I looked over at the spot where I’d hit the deer expecting to see it lying out on the road. The deer had actually moved itself off to the right shoulder. I couldn’t tell if it was still alive because it was dark. There were some streetlights on the interstate, but they were very far apart. Also, the headlights of oncoming cars blinded me while I looked back.

As I squinted my eyes trying to see the deer, a truck pulled over on my side. I thought someone stopped to help. I watched it slow down and drive slowly toward me. Then, it parked further from me than I thought it should have. I thought that maybe the person didn’t want to scare me or something.

After the driver turned off his headlights, my eyes began to adapt to the dark. I saw the truck was beat up. Unless an old farmer is driving with a Labrador retriever sitting by him, there’s something very scary to me about an old beat up pickup truck. I was very aware of how alone I was.

I watched the truck’s driver side door open and hoped the passengers’ door didn’t open too. It didn’t. An unsteady leg popped down out of the driver’s side and planted itself on the white asphalt. Again – I couldn’t see very well, but I could tell it was a man’s. He wasn’t a farmer.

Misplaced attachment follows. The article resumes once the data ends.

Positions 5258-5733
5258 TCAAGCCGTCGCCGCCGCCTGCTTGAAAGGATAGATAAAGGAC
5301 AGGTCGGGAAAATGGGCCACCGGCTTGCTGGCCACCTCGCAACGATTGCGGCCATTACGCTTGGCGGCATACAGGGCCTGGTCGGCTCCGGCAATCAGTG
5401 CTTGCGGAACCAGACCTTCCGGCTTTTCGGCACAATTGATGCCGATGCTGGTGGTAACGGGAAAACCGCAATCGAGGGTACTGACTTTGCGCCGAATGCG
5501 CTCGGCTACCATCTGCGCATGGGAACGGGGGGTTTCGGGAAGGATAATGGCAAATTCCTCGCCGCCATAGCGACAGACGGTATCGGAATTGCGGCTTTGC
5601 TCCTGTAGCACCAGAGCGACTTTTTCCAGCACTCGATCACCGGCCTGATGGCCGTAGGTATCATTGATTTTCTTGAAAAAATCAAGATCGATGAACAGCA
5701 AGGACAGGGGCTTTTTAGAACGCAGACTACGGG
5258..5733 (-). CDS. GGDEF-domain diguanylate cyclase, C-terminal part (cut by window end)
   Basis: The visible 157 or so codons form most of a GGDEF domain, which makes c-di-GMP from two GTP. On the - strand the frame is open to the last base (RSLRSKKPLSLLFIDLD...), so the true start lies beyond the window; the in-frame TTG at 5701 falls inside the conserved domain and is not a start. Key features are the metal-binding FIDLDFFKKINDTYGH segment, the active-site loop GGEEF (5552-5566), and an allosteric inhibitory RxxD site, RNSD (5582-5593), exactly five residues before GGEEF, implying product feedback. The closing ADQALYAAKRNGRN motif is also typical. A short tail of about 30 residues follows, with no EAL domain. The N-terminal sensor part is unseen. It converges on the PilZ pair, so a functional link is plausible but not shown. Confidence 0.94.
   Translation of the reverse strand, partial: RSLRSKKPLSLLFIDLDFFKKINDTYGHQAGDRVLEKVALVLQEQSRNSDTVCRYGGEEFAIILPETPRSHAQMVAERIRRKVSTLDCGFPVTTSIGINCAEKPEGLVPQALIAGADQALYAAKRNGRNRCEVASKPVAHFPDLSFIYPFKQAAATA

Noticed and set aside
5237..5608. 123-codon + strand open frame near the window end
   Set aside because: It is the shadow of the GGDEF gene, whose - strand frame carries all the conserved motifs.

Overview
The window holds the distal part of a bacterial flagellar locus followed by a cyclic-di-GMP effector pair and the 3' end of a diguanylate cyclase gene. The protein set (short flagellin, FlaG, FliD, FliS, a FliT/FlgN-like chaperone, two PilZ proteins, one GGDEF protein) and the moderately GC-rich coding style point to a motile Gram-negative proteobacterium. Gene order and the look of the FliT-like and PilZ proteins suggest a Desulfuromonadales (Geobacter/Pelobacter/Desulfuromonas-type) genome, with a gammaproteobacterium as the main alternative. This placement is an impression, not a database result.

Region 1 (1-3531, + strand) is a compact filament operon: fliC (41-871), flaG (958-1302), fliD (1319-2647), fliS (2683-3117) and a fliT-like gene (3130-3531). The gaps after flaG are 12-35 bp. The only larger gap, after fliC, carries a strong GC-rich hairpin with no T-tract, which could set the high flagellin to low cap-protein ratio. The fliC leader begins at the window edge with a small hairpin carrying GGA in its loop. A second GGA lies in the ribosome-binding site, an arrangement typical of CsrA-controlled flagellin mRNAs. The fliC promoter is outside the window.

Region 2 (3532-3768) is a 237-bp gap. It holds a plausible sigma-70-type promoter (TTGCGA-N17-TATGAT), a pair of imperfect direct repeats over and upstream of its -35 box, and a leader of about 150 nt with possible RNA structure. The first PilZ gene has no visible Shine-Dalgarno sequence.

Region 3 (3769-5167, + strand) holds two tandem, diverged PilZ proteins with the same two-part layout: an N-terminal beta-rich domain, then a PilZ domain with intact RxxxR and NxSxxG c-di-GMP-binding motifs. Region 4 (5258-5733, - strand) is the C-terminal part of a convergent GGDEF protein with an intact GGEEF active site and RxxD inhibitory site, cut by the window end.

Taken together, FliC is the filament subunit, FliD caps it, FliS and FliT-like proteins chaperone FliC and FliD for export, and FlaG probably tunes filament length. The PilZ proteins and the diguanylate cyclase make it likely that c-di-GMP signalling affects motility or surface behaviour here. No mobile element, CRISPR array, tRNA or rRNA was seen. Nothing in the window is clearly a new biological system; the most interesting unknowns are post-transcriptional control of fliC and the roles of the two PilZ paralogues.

As I prepared myself to be friendly and grateful to this stranger who’d stopped to help, he walked to the line that marked the shoulder apart from the road and completely ignored me. He stood watching the cars loudly sigh by, and I realized he was going to try to cross the interstate. Even if it were daytime, cars would not be able to see him in time to avoid him as they came around that bend at eighty miles per hour. He also had to cross three lanes to get to the other side. I tensed up.

As soon as the road appeared to be clear, he started across. The fool only made it to the center lane before a car zoomed behind him. Yes, behind him. It would have hit him if he’d been walking just a tiny bit slower. Almost immediately after, a car zoomed in front of him. I thought I was about to watch him be killed. The fool sprinted across as soon as the car went by, and he actually made it.